I admit I’ve done a bit of stockpiling with extra medicines for the kids, but is this making the situation worse, asks Hayley Matthews.
I’m typing this after having gone over to the supermarket to pick up a few things. I couldn’t help but notice how there seems to be an awful lot of empty shelves. On chatting to the checkout assistant he said that he is seeing people panic buy and it’s sending others into a panic.
It’s something I spoke about recently on BBC Scotland’s Seven Days programme and I admitted to stockpiling the odd item here and there.
Now, I’d hardly say I’ve been panic buying but I have bought extra medicines for the kids, tins of beans and the odd essential.
Are we making things worse by going in to alarm mode? I have to admit, as a parent, I’d rather have a little stocked just in case Brexit leaves us stuck.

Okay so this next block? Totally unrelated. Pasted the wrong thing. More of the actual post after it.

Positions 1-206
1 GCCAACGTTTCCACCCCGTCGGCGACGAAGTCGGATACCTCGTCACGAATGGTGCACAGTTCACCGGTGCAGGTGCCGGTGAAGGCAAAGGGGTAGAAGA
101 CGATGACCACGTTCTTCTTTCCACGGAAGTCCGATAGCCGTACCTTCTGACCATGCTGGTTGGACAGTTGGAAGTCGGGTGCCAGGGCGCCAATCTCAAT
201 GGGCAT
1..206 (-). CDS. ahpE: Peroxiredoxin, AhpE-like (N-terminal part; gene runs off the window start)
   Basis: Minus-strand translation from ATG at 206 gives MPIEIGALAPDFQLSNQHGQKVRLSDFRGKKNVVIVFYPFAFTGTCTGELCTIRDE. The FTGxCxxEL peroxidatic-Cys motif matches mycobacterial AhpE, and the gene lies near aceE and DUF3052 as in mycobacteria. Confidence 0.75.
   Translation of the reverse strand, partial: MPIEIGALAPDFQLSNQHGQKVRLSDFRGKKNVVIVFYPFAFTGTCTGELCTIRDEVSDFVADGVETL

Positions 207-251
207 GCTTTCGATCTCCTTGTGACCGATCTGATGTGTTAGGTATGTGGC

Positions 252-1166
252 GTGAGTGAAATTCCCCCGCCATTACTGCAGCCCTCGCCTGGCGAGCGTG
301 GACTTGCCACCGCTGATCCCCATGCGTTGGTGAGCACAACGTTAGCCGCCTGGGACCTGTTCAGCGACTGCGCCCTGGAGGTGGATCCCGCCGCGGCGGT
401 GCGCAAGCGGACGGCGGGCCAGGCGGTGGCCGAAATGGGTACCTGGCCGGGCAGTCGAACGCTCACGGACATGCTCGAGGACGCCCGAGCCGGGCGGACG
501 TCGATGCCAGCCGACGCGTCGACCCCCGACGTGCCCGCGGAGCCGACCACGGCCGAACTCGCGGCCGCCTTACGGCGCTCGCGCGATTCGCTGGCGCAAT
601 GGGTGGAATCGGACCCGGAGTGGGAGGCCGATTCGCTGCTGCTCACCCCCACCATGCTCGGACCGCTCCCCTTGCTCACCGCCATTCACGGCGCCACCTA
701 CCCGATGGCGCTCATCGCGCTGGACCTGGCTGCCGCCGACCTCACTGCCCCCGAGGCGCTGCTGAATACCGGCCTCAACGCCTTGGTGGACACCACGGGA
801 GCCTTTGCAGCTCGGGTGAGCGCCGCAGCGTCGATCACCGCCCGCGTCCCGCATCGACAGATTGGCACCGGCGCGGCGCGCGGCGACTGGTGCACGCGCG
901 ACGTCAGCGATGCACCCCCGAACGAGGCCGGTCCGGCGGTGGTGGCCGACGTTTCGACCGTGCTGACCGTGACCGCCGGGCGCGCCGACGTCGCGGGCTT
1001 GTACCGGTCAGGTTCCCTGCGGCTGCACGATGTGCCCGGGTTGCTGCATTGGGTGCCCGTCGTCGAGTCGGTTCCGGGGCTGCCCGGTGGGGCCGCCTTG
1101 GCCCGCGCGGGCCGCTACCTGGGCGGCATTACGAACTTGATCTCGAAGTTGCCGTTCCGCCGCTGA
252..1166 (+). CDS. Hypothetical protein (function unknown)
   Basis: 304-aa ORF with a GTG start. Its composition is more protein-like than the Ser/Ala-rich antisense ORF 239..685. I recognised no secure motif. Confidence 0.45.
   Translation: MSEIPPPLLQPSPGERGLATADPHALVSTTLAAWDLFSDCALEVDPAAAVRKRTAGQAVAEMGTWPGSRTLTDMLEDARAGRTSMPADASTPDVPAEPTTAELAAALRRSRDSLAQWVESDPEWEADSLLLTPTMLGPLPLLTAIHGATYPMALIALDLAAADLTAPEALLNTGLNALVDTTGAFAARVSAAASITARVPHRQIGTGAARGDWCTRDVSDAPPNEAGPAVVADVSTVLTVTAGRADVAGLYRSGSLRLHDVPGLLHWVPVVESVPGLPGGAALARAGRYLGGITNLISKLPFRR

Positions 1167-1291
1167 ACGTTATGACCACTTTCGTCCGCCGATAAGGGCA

Our lives are so convenient these days – we have an array of different products from all over the world with a choice of fruit and vegetables from near and far and we’ve got used to it, taking it all for granted.
Every time I eat a banana, I think of my aunt Joyce telling me how, being evacuated in the heat of the Second World War, bananas were non-existent and she’d never wanted a banana so much! I feel very grateful for what we have and yet feel guilty that we have too much sometimes.
The problem is, none of us really know what a post-Brexit supermarket is going to look like and I think the fear of us not knowing has made us all a little scared.
By all means, a little extra Calpol in the cupboard will do no harm, but I’m hoping that the politicians really know what they’re doing this time.